As part of President Obama's "Year of Action," President Obama yesterday announced the Fair Pay and Safe Workplaces Executive Order (the "Executive Order").

The Executive Order will require prospective federal contractors to disclose labor law violations and prohibits federal contractors from entering into mandatory arbitration agreements with employees for certain civil rights violations.

Reporting Labor Law Violations

The requirement of reporting labor law violations applies to federal procurement contracts valued at more than $500,000.00.

The requirement to disclose labor law violations applies for any violations within the prior three years and covers 14 federal statutes and executive orders as well as equivalent state laws. The violations include violations of the FLSA, the FMLA, OSHA, the National Labor Relations Act, Title VII of the Civil Rights Act of 1964, the ADEA, the ADA, the Davis-Bacon Act, the Service Contract Act, their state equivalents, and potentially state workers' compensation and retaliatory discharge statutes.

Agencies also will require contractors to collect similar information from their subcontractors with contracts that exceed $500,000.00.

A labor law violation includes administrative merit determinations, arbitration awards, or civil judgments, as defined by the Department of Labor.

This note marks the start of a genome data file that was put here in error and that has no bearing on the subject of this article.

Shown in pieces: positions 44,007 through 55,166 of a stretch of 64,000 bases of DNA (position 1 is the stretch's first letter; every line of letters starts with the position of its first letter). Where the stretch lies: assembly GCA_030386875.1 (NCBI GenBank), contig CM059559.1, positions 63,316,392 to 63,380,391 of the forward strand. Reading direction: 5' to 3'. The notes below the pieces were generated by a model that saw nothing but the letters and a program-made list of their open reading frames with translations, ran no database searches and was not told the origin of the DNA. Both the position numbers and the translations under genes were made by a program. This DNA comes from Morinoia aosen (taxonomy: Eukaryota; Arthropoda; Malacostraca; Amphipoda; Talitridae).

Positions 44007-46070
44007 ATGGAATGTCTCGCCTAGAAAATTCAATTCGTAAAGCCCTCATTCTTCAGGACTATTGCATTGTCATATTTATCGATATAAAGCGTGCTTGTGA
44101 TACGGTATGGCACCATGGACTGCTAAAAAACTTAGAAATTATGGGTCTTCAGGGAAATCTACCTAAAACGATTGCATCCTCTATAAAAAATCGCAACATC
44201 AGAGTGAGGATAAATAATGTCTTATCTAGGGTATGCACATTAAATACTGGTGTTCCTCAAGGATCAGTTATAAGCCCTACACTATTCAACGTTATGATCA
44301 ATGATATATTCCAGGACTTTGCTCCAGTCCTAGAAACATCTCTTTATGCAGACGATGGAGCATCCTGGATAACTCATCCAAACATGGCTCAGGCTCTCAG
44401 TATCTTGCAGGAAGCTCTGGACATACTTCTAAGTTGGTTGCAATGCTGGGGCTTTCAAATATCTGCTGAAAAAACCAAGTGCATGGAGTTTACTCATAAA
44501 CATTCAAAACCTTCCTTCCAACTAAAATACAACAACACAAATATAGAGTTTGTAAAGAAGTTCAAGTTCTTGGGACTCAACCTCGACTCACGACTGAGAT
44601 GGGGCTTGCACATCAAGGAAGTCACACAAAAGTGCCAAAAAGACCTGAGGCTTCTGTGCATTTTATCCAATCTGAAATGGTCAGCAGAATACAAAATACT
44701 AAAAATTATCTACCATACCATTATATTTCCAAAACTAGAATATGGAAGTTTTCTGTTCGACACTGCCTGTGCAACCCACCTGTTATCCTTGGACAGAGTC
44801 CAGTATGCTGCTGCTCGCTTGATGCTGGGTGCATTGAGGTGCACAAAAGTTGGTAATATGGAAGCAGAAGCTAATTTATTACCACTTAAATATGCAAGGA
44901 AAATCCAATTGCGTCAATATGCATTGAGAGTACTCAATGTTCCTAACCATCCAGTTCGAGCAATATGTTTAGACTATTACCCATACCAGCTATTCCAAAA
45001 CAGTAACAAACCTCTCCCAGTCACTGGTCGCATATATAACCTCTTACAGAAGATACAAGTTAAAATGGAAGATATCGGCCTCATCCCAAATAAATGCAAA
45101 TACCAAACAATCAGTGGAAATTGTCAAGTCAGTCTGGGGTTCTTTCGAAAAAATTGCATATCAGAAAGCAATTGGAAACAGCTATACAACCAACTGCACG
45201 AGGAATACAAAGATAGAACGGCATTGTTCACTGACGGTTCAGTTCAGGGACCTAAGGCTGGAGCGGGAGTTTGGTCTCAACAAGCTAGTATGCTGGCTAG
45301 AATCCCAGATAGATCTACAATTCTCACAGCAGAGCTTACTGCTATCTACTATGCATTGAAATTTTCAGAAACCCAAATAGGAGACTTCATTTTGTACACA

Prohibited Arbitration Agreements

The provision prohibiting mandatory arbitration agreements applies to federal procurement contracts valued at more than $1,000,000.00.

The prohibition on mandatory arbitration is limited to cases under Title VII and state law torts for sexual assault or harassment and appears to apply to all employees not just the ones working on federal contracts.


The Executive Order will require contracting officers to take into account labor law violations in awarding federal contracts, although the White House states that only the most egregious violations will be taken into account.

The White House indicated that the new process will encourage contractors to settle existing disputes through paying back wages, but the details of that part of the process were not disclosed.

Requiring federal contractors to report judicial determinations will certainly encourage settlement of employment cases for reason apart from the merits of the matter.

Finally, the White House stated that the Executive Order also is designed to assist companies to comply with applicable employment laws and will offer opportunities to companies with employment law violations to obtain guidance in determining whether the violations are problematic and remedy any problems.

The Executive Order is expected to be implemented during 2016.

Federal contractors should audit their pay practices because if they are sued this puts pressure on them to settle all cases.